Causton, C., Lincango, M.P., & Poulsom, T.G.A. 2004 Feeding range studies of Rodolia cardinalis (Mulsant), a candidate biological control agent of Icerya purchasi Maskell in the Galápagos islands.. Biological Control 29(3): 315-325.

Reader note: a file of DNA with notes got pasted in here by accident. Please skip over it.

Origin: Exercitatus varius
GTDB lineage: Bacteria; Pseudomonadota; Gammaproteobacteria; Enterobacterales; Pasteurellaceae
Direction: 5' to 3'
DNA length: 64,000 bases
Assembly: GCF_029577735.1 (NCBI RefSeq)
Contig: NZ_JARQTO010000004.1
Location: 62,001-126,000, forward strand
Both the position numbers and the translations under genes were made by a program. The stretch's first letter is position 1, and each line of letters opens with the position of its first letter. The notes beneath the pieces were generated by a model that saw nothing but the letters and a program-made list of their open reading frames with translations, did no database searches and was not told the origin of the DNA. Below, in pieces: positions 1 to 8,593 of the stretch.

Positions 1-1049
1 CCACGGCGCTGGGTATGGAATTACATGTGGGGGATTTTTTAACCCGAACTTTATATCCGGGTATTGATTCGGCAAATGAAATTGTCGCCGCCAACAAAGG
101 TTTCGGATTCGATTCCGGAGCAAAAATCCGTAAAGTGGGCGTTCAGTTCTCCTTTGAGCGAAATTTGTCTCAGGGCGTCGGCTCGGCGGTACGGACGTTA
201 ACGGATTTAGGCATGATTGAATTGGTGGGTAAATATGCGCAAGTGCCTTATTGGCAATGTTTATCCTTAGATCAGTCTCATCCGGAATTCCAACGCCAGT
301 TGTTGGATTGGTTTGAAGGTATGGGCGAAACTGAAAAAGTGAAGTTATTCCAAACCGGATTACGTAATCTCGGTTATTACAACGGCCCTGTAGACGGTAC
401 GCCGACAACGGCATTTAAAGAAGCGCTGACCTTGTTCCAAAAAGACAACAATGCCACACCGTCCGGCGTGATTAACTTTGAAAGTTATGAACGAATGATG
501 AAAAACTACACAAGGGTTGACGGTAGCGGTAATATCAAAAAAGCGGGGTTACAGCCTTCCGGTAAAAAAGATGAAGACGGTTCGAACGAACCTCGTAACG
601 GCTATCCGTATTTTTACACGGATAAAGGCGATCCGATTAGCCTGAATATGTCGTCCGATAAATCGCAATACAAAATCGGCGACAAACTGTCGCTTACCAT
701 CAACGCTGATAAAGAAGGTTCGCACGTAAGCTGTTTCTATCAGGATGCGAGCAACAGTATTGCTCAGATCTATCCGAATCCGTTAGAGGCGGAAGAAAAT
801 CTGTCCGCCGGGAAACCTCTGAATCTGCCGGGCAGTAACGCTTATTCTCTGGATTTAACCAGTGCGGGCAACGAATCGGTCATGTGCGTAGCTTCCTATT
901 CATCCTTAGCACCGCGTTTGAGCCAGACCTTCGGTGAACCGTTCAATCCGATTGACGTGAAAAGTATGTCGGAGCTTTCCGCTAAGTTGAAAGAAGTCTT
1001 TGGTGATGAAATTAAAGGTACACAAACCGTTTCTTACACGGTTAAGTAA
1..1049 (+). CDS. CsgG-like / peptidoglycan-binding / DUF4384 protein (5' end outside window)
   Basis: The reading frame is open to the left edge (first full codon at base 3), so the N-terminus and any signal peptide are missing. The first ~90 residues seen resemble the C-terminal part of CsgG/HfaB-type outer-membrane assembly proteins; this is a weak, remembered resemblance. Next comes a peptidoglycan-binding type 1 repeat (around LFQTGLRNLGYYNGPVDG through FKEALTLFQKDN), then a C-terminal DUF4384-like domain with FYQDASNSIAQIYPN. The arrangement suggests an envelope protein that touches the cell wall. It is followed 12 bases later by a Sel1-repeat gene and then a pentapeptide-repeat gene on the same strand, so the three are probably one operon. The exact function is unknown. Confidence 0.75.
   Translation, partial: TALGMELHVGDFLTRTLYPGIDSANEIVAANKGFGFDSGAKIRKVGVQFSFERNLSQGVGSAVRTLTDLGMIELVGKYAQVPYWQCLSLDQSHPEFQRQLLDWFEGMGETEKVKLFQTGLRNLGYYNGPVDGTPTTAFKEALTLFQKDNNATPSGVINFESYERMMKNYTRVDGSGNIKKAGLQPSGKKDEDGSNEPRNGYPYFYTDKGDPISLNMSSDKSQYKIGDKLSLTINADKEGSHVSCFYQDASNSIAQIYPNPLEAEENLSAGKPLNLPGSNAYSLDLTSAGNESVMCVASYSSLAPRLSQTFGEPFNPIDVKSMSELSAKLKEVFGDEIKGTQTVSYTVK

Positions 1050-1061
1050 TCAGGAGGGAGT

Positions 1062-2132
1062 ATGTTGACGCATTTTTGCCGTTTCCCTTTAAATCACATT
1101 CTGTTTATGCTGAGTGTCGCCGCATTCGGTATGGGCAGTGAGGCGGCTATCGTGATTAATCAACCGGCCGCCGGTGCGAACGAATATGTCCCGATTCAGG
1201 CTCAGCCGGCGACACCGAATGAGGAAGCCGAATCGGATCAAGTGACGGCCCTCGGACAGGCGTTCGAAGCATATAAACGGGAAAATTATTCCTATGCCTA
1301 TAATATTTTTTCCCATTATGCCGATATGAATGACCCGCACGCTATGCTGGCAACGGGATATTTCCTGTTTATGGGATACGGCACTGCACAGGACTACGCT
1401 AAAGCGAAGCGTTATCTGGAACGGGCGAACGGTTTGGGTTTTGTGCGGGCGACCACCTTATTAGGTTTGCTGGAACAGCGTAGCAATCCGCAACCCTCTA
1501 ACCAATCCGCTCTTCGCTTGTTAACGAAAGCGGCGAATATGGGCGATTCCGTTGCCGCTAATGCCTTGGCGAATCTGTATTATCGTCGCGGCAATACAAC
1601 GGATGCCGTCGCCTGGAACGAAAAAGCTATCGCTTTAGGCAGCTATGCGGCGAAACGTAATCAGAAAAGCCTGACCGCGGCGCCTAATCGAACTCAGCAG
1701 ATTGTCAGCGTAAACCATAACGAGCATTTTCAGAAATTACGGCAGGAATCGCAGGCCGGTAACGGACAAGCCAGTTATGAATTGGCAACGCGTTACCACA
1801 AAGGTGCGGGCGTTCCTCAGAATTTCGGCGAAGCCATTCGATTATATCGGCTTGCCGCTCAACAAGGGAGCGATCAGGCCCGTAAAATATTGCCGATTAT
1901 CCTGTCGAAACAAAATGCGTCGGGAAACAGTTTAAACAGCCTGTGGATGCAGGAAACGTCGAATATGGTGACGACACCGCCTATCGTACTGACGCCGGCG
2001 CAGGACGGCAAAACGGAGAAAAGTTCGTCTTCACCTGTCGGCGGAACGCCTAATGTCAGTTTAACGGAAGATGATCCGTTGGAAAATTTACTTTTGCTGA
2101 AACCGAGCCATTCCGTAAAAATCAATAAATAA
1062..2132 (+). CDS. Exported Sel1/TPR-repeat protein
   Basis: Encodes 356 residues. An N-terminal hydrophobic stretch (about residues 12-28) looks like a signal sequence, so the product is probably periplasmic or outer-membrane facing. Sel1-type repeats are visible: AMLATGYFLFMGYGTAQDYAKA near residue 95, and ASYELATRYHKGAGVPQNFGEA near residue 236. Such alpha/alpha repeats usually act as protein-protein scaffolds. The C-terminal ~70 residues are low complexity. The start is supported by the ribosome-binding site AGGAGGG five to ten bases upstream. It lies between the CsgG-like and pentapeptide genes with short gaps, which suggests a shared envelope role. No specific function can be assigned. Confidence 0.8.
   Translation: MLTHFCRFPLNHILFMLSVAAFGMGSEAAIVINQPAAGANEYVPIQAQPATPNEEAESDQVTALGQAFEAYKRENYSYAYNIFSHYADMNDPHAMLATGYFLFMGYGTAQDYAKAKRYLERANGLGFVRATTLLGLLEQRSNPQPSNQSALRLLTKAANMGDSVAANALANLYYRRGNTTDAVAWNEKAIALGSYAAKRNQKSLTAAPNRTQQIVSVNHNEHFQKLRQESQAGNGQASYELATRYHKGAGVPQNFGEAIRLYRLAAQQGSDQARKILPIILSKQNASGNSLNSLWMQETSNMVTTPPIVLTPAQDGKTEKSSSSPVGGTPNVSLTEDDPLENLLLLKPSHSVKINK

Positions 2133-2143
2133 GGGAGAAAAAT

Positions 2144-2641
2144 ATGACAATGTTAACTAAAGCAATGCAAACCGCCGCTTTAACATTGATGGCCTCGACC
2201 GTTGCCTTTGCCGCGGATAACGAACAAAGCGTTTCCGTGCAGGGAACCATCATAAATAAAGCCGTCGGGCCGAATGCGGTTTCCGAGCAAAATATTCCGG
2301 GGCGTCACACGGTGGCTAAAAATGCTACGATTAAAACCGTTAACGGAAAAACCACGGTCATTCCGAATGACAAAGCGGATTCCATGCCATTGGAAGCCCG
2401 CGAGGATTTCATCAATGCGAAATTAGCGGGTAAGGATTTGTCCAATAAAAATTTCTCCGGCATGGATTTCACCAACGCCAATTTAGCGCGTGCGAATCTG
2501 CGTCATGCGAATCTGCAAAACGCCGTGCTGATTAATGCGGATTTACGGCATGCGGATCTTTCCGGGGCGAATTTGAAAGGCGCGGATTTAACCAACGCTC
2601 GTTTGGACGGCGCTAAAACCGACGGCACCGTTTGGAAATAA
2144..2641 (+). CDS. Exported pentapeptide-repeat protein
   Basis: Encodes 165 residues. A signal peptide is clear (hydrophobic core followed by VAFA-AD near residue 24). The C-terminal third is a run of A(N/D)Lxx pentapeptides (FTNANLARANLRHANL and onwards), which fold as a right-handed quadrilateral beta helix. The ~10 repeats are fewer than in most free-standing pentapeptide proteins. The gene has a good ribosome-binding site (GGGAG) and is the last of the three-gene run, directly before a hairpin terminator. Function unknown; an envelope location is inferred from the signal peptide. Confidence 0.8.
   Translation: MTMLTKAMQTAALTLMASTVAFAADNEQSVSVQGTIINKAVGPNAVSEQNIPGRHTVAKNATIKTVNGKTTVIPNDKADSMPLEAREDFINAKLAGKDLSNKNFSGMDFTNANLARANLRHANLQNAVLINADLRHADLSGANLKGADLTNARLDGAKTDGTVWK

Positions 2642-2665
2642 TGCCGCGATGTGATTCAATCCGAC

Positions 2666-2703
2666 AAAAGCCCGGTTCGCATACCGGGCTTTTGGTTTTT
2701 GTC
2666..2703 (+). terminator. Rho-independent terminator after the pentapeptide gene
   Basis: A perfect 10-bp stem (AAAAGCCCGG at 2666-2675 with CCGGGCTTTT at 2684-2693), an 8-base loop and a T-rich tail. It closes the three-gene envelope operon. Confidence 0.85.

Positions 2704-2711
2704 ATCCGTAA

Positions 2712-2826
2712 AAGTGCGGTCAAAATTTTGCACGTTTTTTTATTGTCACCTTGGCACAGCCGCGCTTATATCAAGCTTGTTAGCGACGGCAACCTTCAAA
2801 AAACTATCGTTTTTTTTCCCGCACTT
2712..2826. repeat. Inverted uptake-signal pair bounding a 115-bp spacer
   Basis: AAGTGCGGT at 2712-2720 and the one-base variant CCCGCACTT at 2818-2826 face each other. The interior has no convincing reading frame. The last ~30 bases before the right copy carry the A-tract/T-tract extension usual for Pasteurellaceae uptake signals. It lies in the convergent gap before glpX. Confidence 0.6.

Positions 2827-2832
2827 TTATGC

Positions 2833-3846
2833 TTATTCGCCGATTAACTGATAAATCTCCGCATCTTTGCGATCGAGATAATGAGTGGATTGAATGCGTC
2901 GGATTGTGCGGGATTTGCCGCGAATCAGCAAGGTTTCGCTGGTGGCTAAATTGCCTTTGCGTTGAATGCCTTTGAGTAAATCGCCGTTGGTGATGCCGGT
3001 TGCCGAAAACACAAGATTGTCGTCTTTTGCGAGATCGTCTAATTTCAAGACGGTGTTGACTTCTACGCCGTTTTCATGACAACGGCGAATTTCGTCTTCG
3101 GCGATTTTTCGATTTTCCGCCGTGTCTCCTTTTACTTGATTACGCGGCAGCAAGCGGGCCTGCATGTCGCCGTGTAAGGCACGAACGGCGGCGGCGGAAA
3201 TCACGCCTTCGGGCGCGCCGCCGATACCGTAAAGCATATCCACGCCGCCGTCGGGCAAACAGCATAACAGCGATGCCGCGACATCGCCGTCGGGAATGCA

Notes: The immediate threat of the cottony cushion scale, Icerya purchasi Maskell (Homoptera: Margarodidae), to the conservation of endangered flora in the Galapagos islands prompted conservation groups to assess the risks associated with the introduction of its natural enemy, Rodolia cardinalis (Mulsant) (Coleoptera: Coccinellidae). Although R. cardinalis has been widely used for controlling this exotic pest, little information was found to confirm its presumed narrow feeding range. Consequently, studies were deemed necessary to determine whether the introduction of R cardinalis would harm the island's native invertebrate fauna, in particular rare or threatened species. Using no-choice trials, we tested neonate and third instar larvae of R. cardinalis against 16 and 11 potential prey species, respectively. Adults with prior feeding experience on I. purchasi were tested against eight non-target species and naive adults (those that had not fed on I. purchasi) were tested against six. These trials included up to 35% of the Homoptera species of conservation value presumed to have the highest risk of being preyed upon by R. cardinalis. To maximize the range of species exposed to R. cardinalis, feeding trials were also carried out with some introduced species representative of groups containing potential non-target species that were not located for testing. P. cardinalis was unable to complete its life cycle on any of the test prey species and only fed on Margarodes similis Morrison (Homoptera: Margarodidae), a species closely related to the cottony cushion scale. M. similis, however, is subterranean and in its natural habitat is not at risk from foraging by R. cardinalis. Based on these trials, we believe that immature stages of R. cardinalis will have no impact on the non-target invertebrate fauna of the Galapagos islands because they specialize on Margarodidae. Although the limited nature of our testing prevents us from reaching a definitive conclusion about the prey range of R. cardinalis adults, our results indicate that it is also narrow. According to our field and laboratory studies, niche overlap with native predators of Homoptera will be minimal and intraguild predation should not occur.